The Wat Chedi Luang or the Temple of the Big Stupa is a majestic ruined temple found in the center of Chiang Mai dating back to the 14th and 15th Centuries. Construction on the temple began in 1391 by instruction of King Saen Muang Ma primarily to hold the ashes of his late father, Ku Na. The building was expanded through the years by later kings until it finally achieved its final form in 1475. In time, it was given a great honor by housing the Emerald Buddha, which is the holiest religious object of all of Thailand. At this time, the temple had a height of 84 meters or 280 feet. Unfortunately for the temple, however, the Emerald Buddha was moved to a new home at the Wat Phra Kaew in Bangkok.
A century after its construction, the severe earthquake of 1545 toppled the top part of the great temple. The Emerald was still kept in the chedi for another six years but was then moved to Luang Prabang, which is now known as Loas, by the king. Years later, the city of Chiang Mai fell to the hands of the Burmese. The temple was never rebuilt but it still remains the tallest structure in Chiang Mai. Several viharns or assembly halls were added to the temple in subsequent years with the largest viharn built in 1928.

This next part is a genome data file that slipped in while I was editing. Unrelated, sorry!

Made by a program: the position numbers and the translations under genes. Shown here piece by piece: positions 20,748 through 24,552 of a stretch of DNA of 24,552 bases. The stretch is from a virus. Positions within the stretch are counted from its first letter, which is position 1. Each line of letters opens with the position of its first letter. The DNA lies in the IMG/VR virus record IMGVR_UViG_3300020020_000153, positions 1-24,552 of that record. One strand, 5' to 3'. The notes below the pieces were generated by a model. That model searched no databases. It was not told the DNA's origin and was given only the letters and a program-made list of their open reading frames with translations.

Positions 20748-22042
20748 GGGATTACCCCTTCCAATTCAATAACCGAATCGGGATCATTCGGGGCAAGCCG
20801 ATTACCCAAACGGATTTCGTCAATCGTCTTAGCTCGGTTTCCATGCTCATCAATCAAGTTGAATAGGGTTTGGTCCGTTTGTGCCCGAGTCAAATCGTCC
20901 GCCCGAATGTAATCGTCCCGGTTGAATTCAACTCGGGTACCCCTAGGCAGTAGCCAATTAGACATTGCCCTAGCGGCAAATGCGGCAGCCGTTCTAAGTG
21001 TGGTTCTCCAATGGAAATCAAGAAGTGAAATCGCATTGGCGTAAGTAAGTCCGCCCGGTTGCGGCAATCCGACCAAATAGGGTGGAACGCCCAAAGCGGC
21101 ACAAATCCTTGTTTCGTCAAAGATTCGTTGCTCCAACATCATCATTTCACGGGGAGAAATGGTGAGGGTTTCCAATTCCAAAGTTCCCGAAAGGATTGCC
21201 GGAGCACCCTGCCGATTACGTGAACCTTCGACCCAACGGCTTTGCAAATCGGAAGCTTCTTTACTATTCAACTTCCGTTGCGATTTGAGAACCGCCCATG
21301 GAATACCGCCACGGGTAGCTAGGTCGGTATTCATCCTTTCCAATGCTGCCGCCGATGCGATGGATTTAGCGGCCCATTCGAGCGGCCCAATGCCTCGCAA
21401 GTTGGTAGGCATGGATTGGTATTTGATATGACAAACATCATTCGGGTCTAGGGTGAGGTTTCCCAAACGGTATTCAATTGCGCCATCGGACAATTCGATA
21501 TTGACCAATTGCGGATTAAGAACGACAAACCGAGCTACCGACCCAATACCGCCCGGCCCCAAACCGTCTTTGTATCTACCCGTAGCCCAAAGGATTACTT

The current ruined brick chedi of the temple now rises to about 60 meters in height with a base of 44 meters. With four sides, each having a monumental stairway guarded by mythical snakes called stone nagas, the chedi still has several prominent Buddha shrines inside. The temple is guarded by elephants midway up the platform and is considered an active place of worship frequented by Buddhist monks.
Next to the ruined chedi is the largest viharn built, boasting of an impressive interior with round columns and a red high ceiling. It houses the standing Buddha known as Phra Chao Attarot. This Buddha dates back to the time of the temple’s founder, King Saen Muang Ma, and is made of brass alloy and mortar.
Another great attraction to see is the great Dipterocarp tree found next to the entrance of the temple. The tree is said to be one of the three revered protectors of the city and legend has it that if the tree falls, a great catastrophe will follow. Also known to protect Chiang Mai is the city pillar or Spirit of the City, more commonly known to the locals as the Lak Muean. This pillar is enshrined in a small cross-shaped structure next to the tree and is known to be from the Wat Sadoe Muang in 1800. Finally, also sharing ground with the Wat Chedi Luang temple is Wat Phat Tao, another temple with its famous wooden viharn, beautiful carvings and a large reclining Buddha.
Wat Chedi Luang still sits as the most impressive temple in Chiang Mai. It soars high above the city and is thus very easy to find, so make sure to stop by such a remarkable and sacred monument of the region.